Saturday, March 29, 2008, 2:30 pm
Mt. Zion United Methodist Church
Sandtown Community, outside Philadelphia, Mississippi
On March 29, 2008, the Philadelphia Coalition issued a new statement calling on the State of Mississippi to request that the FBI release additional evidence in the "Mississippi Burning" case, as well as to challenge the state government and the citizens of Mississippi to address the crimes of the Civil Rights era.
In 2005, a Neshoba County jury found Edgar Ray Killen guilty in the brutal deaths of civil rights activists James Chaney, Andrew Goodman, and Michael Schwerner. That trial, and the community organizing that helped prompt it, were important steps toward justice and reconciliation. But we must still seek justice in the case. Recent reports suggest new avenues for investigation. We call now on local and state officials to seek the support of the United States Department of Justice in reopening an investigation into those who remain at large in the Neshoba case.
Other communities also witnessed such violence in the civil rights era. Each loss of life was a horrible crime. Each victim deserves justice. We call on all officials to zealously investigate and prosecute those cases and to seek any assistance necessary to prepare the cases for trial. We also strongly urge that the Mississippi congressional delegation aggressively support passage of the Emmett Till Bill, which awaits consideration by the Senate so that other communities can accomplish what we have.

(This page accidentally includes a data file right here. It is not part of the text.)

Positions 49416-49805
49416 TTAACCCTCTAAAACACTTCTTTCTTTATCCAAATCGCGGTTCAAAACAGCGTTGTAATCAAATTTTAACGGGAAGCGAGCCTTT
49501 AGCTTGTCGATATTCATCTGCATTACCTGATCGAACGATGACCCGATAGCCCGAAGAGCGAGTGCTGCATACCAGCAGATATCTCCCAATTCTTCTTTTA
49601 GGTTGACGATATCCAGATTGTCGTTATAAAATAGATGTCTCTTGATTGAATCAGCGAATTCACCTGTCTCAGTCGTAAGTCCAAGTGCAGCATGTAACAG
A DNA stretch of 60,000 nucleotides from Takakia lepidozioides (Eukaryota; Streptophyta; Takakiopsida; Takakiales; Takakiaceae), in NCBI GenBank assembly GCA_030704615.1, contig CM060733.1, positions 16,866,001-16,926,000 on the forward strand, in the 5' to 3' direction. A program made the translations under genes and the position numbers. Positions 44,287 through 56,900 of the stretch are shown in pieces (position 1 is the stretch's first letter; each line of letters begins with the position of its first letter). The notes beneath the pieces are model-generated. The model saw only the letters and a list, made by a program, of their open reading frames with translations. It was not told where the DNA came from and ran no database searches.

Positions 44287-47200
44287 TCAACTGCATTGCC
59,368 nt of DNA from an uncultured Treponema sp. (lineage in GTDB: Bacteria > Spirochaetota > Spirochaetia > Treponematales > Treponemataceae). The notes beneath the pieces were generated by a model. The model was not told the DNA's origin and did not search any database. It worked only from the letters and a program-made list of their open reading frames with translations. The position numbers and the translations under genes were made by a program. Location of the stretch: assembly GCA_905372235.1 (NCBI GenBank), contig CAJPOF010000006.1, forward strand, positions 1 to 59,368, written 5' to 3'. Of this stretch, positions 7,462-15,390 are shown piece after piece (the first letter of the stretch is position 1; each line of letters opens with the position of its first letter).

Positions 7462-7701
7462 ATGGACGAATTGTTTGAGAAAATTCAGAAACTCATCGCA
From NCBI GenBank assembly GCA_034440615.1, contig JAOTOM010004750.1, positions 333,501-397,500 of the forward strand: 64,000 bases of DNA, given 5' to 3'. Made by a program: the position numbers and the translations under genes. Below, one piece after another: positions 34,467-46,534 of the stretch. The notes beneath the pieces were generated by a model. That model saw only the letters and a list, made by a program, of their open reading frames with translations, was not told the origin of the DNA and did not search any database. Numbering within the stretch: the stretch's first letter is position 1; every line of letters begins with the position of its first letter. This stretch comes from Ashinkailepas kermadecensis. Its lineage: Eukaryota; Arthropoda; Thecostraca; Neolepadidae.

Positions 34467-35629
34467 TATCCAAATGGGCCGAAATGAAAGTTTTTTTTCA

In our own community, three brave young men were not murdered by a lone individual. While a vigilante group may have fired the gun, the State of Mississippi loaded and aimed the weapon. The Mississippi State Sovereignty Commission monitored and intimidated civil rights activists to prevent black voter registration. The White Citizensí Councils enforced white supremacy through economic oppression. And decent people remained silent while evil was done in their name. These shameful actions have been little understood by Mississippi citizens. We must now seek the truth; telling the truth is the path for community redemption.
We call on the State of Mississippi, all of its citizens in every county, to begin an honest investigation into our history. After exhaustive scrutiny if it is determined that there is not sufficient evidence to prosecute these brutal crimes, officials should release all records related to racial crimes so the truth can finally be told. While it will be painful, we must understand the legacy of racism that continues to divide us, and which prevents all of us from participating fully in the promise of democracy.
We challenge our fellow citizens to join us in an honest appraisal of the past, creating a truth process to tell the story. Knowledge brings truth and the truth brings freedom. Today we have a cause for hope because our community came together to acknowledge the evil that occurred here and to assert that we will no longer accept it as a description of who we are. Our purpose for the future should be: to seek the truth, to insure justice for all, and to nurture reconciliation through education. And so we promise in our own community to see this journey through to the finish line.